the Eastern bloc, the (neo)liberals of the post-bipolar world were celebrating
the onset of the eternal peace so desired and the multi-coloured democracy of
identities as well as the conforming triumph of the market. In the meantime,
the contemporary right attempted to modernize, while also preserving their
original meaning, the ideas (nation, family, community) that formed the natural
foundation of their political efforts.

These values were
typically met with irony from progressives, who were using forms of  political expression that were coming into line
with the principles of marketing (i.e. politicians are to be advertised the
same way as detergents) and making tabloidism a key device of political
communication. At the time, they were right in thinking that they would be able
to dominate the language of political postmodernism. However, that political
thought relied on the indomitable nature of political correctness, that is, its
applicability to all situations. But this failed to integrate the impulses and
the sometimes extreme self-expressions of those at the bottom of the pile, who
were thus ashamed of them and therefore suppressed them.

These suppressions
were liberated by the populist (pop-political) right. In its communication, it
preserves the traditional ideas of political conservativism and blends them
with the expressions of live speech imitating the language of social media,
including its slang components.

Power-oriented in
its rhetoric, this passionate language is rooted in the sentiments of the
oppressed. It is no longer just tabloidism: not only does it open its bedroom
doors wide; it also exposes bedroom activities completely unveiled for the
political consumer.

In the context of
"official politics", the Milos of the world are trolls. However, they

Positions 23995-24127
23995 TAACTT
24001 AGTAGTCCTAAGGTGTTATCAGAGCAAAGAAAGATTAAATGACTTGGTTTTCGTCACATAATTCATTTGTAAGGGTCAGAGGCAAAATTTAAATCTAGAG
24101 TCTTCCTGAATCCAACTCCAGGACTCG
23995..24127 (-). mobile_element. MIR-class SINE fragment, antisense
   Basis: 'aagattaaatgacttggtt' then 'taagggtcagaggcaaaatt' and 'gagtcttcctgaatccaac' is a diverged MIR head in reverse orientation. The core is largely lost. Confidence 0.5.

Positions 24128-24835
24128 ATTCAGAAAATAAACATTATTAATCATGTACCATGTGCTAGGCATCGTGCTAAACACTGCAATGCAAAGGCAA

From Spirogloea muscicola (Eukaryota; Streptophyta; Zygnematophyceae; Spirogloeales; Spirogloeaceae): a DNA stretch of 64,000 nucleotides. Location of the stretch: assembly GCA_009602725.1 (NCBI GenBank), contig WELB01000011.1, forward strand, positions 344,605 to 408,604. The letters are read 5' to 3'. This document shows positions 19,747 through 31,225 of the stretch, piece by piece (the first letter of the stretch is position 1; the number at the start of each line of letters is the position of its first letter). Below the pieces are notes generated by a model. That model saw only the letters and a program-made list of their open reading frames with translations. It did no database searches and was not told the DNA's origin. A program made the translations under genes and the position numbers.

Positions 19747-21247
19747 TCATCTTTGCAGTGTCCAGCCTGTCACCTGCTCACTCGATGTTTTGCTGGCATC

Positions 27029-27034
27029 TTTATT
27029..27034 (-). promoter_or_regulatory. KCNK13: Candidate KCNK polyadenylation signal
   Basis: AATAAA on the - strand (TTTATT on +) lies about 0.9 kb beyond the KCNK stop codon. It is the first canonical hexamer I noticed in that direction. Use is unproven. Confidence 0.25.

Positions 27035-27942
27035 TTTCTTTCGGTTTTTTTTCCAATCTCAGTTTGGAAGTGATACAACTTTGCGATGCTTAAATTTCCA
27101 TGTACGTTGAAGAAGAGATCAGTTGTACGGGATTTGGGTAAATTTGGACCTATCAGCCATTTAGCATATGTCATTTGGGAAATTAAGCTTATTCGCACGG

don't care whether their statements correspond to the reality or the experience
they identify reality with. Ignoring debates, they cause scandal and create chaos
to force their way into the political discourse, click by click. They no longer
want to defeat or surpass postmodern intellectual narratives. Instead, they
want to make them their own, turn them upside down so that they could
eventually hold them up to the progressive elite as a mocking glass.
Ultimately, this ideology-deprived politics aims to sell itself as the natural
addiction of the "people" and the amplifier of the voice of those at
the bottom – which also sounds all too familiar in Hungary.

lead British alt-right commentator Milo Yiannopoulos speaks during an event at Parliament House in Canberra, Tuesday, December 5, 2017. Lukas Coch/ Press Association. All rights reserved.

Seriously?

Does Milo
Yiannopoulos take himself seriously? He doesn't need to. Do Orbán's people take
him seriously? They may, but probably just as much as they have realized that
postmodern liberalism must be defeated using postmodernism as the
"means", by creating chaos, upsetting or even ridiculing values and
throwing around ideological inconsistencies.

Milo Yiannopoulos
heralds the era of a new politics. He is consciously spontaneous, innovatively
conservative, a trend-setting extremist. A troll who might as well be the new
prototype of the 21st-century politician.

What Milo does to
us is what we have done to the world.

Therein lies the
challenge.

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Australian Prime Minister Accused of Political Fear-Mongering After Warning of ‘African Gangs’

Published by Anonymous (not verified) on Wed, 10/01/2018 - 9:53pm in

Screen Shot - Constance on the Edge trailer

Screenshot of the trailer for ‘Constance on the Edge – What does it take to belong’, a documentary about one refugee family from South Sudan as they create a home in Australia. Click the image to watch.